Zulte Waregem shifts gears in the fight against racism: QR code to report problems and Zinho Gano testifies in schools

© kvo, blg


Football club SV Zulte Waregem shifts up a gear in the fight against racism and other forms of discrimination. Players will testify in schools and a hotline will be set up.

Karen Verhulst

Anyone who hears racist statements during a football match and wants to raise it, often does not know where to go with it. A QR code that can be seen during every match in the Elindusarena next month will make that easier. Via the QR code you can report acts of violence, vandalism, but also other problems.

“You can also report defective toilets, lukewarm pints, broken seats, but also discriminatory messages that you would receive in the stands,” says Sciandri Jacques, spokesperson for SV Zulte Waregem. The SLO team, the link between fans and club board, follows up on all reports. (Read more below the photo)

Via the QR code you can report racism or other problems in the stadium. — © quo

The QR code is just one part of the total project with which the football club wants to make an extra effort this month against racism and other forms of discrimination. Prior to every home game in the Jupiler Pro League, youth players will roll out a banner for the line-up of both teams, and during each game the players will wear a special shirt with the slogan on it All As One. The Essevee captain is given a special diversity bracelet.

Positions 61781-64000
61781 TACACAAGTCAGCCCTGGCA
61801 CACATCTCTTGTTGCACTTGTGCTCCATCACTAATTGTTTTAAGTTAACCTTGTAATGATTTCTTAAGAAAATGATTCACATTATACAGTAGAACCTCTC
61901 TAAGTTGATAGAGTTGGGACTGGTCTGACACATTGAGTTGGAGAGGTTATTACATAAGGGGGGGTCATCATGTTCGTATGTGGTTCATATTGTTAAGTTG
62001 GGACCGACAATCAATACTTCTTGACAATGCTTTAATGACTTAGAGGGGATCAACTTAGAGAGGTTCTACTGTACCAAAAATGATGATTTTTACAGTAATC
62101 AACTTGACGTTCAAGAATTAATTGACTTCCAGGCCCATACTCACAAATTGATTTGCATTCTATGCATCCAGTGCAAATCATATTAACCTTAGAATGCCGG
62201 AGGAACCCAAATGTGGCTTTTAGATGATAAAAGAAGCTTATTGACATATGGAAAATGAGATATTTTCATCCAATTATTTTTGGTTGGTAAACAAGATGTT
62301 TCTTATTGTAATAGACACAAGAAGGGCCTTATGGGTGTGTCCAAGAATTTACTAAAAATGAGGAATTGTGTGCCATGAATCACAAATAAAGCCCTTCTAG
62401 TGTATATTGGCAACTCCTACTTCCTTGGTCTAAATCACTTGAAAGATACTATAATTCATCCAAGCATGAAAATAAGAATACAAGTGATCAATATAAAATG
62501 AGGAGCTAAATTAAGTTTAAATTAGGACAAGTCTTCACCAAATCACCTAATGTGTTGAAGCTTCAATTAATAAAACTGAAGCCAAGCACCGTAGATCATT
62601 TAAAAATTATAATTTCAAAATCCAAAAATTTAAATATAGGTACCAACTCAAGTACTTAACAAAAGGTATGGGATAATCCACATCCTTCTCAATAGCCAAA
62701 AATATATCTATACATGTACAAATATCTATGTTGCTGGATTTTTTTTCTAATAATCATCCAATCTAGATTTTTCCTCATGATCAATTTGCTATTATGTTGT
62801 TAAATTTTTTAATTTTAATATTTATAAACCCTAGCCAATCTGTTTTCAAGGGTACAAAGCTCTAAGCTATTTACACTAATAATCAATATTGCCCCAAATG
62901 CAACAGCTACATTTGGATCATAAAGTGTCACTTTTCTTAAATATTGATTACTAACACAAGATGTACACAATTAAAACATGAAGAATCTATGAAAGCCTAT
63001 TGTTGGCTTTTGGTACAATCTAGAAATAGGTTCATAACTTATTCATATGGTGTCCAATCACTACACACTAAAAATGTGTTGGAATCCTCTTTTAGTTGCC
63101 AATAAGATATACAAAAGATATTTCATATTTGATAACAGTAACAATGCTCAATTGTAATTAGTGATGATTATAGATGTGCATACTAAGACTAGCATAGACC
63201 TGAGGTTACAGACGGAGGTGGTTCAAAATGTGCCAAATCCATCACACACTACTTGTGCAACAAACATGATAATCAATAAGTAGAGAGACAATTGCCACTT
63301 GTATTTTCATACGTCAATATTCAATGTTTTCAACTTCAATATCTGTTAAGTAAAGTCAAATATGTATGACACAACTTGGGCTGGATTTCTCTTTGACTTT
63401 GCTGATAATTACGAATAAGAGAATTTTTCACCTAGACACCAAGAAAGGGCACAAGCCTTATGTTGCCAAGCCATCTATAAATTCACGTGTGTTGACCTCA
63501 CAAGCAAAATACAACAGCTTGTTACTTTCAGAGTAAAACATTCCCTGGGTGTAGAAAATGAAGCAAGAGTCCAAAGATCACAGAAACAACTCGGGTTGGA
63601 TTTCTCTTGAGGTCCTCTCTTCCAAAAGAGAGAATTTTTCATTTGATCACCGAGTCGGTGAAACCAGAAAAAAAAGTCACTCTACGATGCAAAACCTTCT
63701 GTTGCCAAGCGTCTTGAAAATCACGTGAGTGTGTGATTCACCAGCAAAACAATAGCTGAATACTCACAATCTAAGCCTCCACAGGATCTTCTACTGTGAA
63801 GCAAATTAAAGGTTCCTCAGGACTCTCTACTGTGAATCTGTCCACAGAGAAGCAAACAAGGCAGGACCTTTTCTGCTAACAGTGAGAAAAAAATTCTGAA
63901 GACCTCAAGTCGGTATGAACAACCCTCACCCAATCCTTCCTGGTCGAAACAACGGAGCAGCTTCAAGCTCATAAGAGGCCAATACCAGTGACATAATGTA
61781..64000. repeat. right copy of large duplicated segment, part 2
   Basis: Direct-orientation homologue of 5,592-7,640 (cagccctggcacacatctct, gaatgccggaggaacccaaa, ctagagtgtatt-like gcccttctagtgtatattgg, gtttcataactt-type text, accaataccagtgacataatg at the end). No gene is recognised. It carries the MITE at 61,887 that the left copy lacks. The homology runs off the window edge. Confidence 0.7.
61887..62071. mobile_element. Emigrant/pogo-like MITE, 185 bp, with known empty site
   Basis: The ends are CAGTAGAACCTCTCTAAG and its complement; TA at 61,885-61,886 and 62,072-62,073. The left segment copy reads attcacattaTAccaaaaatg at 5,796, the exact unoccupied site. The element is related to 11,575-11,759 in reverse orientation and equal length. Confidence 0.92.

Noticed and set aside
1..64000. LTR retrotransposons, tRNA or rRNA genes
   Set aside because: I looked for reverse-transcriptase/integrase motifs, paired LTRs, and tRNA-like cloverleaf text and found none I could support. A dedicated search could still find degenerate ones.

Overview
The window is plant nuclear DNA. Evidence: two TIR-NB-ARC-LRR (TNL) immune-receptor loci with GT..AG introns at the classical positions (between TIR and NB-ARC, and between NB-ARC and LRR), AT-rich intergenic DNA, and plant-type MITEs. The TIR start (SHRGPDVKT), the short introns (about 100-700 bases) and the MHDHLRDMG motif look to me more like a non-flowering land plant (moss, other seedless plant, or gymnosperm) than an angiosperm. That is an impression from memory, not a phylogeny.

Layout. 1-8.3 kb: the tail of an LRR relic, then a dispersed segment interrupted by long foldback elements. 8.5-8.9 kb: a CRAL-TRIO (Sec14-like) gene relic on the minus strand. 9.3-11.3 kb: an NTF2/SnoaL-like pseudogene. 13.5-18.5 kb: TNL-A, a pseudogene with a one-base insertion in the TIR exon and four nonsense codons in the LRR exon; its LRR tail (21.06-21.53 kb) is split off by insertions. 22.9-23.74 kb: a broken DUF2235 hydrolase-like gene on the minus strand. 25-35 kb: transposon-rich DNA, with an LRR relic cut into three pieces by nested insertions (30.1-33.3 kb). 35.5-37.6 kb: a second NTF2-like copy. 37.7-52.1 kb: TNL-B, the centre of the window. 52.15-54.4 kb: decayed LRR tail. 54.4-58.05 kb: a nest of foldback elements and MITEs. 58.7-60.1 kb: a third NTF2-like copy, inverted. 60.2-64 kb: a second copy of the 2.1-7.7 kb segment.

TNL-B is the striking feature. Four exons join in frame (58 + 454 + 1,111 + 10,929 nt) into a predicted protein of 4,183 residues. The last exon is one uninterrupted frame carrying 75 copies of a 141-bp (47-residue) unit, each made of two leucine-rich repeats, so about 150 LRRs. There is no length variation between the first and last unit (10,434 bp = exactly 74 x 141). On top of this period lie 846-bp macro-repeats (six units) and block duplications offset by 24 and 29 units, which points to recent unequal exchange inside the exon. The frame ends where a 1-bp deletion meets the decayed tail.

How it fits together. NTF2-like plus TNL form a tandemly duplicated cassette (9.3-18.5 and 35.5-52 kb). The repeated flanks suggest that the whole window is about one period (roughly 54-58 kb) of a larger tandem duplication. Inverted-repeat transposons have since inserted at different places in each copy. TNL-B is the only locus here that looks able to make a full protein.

“We also want to make a difference off the field,” says community manager Geert Van Assche. “With the All As One campaign, we highlight the current initiatives of Zulte Waregem, but we also create new projects to completely sideline discrimination and racism.” (continue reading below the photo)

Zinho Gano also wants to put a stop to racism and will tell his story this month in some Waregem schools. — © BELGIUM

And that is done in the best possible way: let a victim testify himself. In this case, that victim is football player Zinho Gano, who himself was confronted with discrimination. In January he goes to various Waregem schools to tell his story. “I want the young people to be aware of what discrimination, in whatever form, can cause the victim,” Zinho Gano looks ahead to the lectures.

To prevent racism during the matches, starting at a young age. For example, all youth trainers will receive a workshop at the end of January that should help them to let diversity live in a group of players. And in the campaign video made for this All As One project, we see some young Essevee players. That, too, should raise the subject with the little ones.

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